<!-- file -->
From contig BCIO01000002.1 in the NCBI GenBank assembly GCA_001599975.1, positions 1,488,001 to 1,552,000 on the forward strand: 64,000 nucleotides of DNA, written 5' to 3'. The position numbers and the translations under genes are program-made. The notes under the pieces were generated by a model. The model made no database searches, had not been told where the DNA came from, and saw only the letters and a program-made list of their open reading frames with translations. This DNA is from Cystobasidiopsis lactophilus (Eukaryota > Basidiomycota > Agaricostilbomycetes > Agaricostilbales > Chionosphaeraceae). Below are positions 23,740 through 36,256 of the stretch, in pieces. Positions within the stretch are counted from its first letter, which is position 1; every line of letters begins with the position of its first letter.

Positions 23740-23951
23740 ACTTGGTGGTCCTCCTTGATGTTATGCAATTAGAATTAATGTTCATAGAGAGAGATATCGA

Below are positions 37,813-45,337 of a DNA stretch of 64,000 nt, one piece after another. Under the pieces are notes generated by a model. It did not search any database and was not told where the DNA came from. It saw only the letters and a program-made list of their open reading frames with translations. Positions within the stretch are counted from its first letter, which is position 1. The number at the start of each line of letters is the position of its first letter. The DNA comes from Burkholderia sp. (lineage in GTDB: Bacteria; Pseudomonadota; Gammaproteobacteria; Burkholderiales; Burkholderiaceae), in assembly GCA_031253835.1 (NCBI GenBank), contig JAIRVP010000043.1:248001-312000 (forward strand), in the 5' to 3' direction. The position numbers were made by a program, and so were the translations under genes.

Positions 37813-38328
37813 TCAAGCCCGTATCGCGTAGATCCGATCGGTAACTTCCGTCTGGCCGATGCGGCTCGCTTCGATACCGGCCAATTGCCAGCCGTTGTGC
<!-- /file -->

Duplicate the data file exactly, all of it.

From contig BCIO01000002.1 in the NCBI GenBank assembly GCA_001599975.1, positions 1,488,001 to 1,552,000 on the forward strand: 64,000 nucleotides of DNA, written 5' to 3'. The position numbers and the translations under genes are program-made. The notes under the pieces were generated by a model. The model made no database searches, had not been told where the DNA came from, and saw only the letters and a program-made list of their open reading frames with translations. This DNA is from Cystobasidiopsis lactophilus (Eukaryota > Basidiomycota > Agaricostilbomycetes > Agaricostilbales > Chionosphaeraceae). Below are positions 23,740 through 36,256 of the stretch, in pieces. Positions within the stretch are counted from its first letter, which is position 1; every line of letters begins with the position of its first letter.

Positions 23740-23951
23740 ACTTGGTGGTCCTCCTTGATGTTATGCAATTAGAATTAATGTTCATAGAGAGAGATATCGA

Below are positions 37,813-45,337 of a DNA stretch of 64,000 nt, one piece after another. Under the pieces are notes generated by a model. It did not search any database and was not told where the DNA came from. It saw only the letters and a program-made list of their open reading frames with translations. Positions within the stretch are counted from its first letter, which is position 1. The number at the start of each line of letters is the position of its first letter. The DNA comes from Burkholderia sp. (lineage in GTDB: Bacteria; Pseudomonadota; Gammaproteobacteria; Burkholderiales; Burkholderiaceae), in assembly GCA_031253835.1 (NCBI GenBank), contig JAIRVP010000043.1:248001-312000 (forward strand), in the 5' to 3' direction. The position numbers were made by a program, and so were the translations under genes.

Positions 37813-38328
37813 TCAAGCCCGTATCGCGTAGATCCGATCGGTAACTTCCGTCTGGCCGATGCGGCTCGCTTCGATACCGGCCAATTGCCAGCCGTTGTGC